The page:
This week I’m pleased to present a guest post written by my colleague and researcher on the InnovateUK project Jon Chamberlain. Jon’s been doing some interesting work on analyzing Boolean strings and visualizing them using spider diagrams. Over to you Jon!
Visualising how recruiters search
Recruiters are a hard working bunch, estimated to put in a 55-hour week on average, and yet 76% of businesses report feeling they don’t get value for money from recruitment professionals. Clearly if you’re a recruiter you can’t work harder, so you need to work smarter to stand out in a growing and highly competitive field.
Why visualise your search queries?
Recruiters use fine-tuned search strings to find candidates, targeting candidate qualifications, previous employment and/or location. Search operators such as “AND”, “OR” or “NOT” can be used to include and exclude certain keywords, ending up with a complex query like the example on the left.
It can be hard to understand how one query is different from another, other than by looking at the results it brings back. Perhaps one of your queries worked very well but others are not so good. Why?
To find out, this prototype can visualize a search query using a set of common dimensions such as query length, number of operators and keywords used.
Learning from other recruiters’ search queries
The inspiration for this was an experiment set up by Glen Cathey on his Boolean Black Belt website where he asked his readers to contribute a search query solution to a candidate sourcing problem. The aggregate of 46 responses can be visualised below:
Glen’s experiment showed that the contributors used plenty of keywords and key phrases, combined mainly using the “OR” operator (although in many cases “AND” is the default operator when no operator is explicitly defined so that count may be slightly misleading). Operators such “NOT”, “NEAR” and wildcards were rarely used.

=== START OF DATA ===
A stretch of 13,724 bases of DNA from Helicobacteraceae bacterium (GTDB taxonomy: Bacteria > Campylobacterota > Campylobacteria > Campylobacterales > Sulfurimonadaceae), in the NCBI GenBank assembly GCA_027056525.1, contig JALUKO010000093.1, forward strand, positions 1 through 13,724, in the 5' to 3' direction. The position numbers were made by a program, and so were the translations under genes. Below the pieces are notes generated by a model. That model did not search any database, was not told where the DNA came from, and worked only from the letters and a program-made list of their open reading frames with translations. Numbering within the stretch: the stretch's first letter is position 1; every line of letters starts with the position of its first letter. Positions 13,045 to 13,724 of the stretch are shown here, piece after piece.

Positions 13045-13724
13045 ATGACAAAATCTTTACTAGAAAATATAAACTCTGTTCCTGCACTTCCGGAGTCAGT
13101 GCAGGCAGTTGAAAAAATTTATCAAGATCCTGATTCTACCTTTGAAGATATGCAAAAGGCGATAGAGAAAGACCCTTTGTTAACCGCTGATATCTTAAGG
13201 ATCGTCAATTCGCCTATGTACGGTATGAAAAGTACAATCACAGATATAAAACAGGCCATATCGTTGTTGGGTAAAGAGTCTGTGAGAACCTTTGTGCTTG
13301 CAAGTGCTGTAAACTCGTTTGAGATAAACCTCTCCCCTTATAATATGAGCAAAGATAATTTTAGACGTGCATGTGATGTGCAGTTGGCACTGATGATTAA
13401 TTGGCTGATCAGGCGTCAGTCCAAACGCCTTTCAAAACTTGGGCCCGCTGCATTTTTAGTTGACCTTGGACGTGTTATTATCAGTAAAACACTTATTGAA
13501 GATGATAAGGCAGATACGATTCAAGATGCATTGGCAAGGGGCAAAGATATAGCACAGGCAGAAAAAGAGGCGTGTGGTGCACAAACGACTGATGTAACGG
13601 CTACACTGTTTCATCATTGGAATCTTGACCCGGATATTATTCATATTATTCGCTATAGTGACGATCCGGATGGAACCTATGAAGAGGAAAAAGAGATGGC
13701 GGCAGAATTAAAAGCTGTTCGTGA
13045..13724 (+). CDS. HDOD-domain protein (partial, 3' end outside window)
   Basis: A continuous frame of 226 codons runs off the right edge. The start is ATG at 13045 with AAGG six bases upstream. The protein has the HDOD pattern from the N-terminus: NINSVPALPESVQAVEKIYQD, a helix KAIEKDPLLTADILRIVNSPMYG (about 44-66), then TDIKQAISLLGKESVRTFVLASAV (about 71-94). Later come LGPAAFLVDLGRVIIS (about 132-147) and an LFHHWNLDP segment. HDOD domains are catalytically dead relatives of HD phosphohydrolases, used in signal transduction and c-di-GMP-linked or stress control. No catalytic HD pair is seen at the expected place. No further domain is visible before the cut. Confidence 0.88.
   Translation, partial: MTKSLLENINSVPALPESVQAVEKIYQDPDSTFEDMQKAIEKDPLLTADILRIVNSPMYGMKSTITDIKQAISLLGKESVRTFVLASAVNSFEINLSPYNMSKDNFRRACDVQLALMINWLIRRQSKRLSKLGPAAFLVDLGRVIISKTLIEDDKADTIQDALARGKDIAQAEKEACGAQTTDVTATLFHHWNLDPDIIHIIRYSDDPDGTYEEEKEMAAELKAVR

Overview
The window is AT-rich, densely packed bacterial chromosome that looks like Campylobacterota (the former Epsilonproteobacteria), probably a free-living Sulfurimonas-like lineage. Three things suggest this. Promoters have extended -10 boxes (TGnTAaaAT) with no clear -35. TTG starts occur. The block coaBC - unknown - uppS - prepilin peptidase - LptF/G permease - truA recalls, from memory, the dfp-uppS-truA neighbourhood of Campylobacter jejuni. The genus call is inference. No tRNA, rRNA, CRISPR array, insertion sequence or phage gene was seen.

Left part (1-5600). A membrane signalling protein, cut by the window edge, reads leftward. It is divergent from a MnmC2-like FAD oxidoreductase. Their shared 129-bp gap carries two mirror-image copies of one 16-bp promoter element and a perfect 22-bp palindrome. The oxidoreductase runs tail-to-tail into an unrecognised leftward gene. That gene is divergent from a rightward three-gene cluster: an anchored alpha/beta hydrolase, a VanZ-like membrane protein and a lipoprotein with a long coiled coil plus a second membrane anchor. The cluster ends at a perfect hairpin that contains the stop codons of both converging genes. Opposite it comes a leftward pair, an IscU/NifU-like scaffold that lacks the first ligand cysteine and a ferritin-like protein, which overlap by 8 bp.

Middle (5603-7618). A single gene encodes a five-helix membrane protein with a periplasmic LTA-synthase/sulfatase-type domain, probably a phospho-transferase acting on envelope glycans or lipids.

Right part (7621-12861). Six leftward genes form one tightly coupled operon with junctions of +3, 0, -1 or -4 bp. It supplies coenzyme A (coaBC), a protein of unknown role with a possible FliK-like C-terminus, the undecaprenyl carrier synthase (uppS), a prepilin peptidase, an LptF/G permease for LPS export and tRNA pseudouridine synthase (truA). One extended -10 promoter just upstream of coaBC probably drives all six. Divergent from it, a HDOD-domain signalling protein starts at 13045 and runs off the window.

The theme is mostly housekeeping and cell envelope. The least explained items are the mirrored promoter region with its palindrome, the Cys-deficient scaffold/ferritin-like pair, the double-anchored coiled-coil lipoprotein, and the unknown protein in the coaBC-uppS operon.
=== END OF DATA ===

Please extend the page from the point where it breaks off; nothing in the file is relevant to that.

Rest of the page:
Glen was good enough to provide examples of how he personally would solve his candidate search problem, which can be visualized as follows:
The first thing you notice between the 2 visualizations is that Glen’s answer is much bigger in area, meaning that his query was longer and more complex than most recruiters’ answers. The visualization shows that Glen used a wider range of operators in his answer, in particular wildcards that allow for variations of words and the “NOT” operator that would remove irrelevant candidates from his results set.
The V-shaped search
Another source of recruiter queries can be found on the Boolean Strings Ning network, where recruiters were invited to add their “best” search query, although in this case there were no criteria for the query construction. The aggregate of 41 queries produces a very distinct V shape:
This visualization shows that the recruiters here focused mainly on using keywords and the “OR” operator. In comparison to the queries from Glen’s experiment these recruiters are not using Boolean search operators to the same extent, although this may be because there was no specific sourcing problem defined.
Given the highly competitive nature of the sourcing industry, recruiters would benefit from learning more about how to fine tune their search techniques to find candidates – work smarter not harder and let the technology do the legwork. There are some excellent free query building tools available on the web like Recruit’em or SocialTalent to get you started, as well as specialist training in Boolean searching for recruiters and communities like Undercover Recruiter offering regular posts on the latest recruiting tools and techniques.
Share your experience of searching for sourcing
To find out more about how recruiters search, UXlabs is running a larger survey to discover how queries are constructed and managed. If you are a recruiter please participate (anonymously) in the survey. You will be given access to a pre-publication copy of the report, as well as a chance to win $100.
By now you’re probably wondering how your search queries will look when visualized. Visit http://jonchamberlain.com/ssa.php and enter a query into the box on the left (or run the example query).
This article was written by Jon Chamberlain on 22 July 2015, please get in contact (firstname.lastname@example.org) if you wish to reproduce any part of the this work or would like more information.